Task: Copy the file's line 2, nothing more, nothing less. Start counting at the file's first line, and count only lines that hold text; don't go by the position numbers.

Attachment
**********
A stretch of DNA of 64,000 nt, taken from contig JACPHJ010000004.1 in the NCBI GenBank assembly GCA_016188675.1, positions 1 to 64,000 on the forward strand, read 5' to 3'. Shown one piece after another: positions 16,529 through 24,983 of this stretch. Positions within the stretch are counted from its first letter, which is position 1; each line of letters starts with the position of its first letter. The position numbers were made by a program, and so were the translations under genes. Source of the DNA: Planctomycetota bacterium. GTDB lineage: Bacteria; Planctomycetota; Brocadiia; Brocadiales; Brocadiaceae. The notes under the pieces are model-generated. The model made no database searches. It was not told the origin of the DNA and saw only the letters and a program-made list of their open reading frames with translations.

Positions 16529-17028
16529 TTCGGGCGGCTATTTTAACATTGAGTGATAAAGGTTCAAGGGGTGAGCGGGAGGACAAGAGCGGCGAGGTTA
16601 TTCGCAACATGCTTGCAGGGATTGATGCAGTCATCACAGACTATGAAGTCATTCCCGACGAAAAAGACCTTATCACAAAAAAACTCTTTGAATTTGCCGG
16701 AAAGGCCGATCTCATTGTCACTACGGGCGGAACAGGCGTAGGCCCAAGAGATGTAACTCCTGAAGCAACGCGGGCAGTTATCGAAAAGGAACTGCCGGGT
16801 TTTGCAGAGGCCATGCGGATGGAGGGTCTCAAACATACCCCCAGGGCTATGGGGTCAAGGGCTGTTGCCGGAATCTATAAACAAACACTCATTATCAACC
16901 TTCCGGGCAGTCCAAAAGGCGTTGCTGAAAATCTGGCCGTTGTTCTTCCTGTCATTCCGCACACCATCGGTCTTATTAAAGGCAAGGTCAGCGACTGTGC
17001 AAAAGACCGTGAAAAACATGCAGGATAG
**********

Positions 16529-17028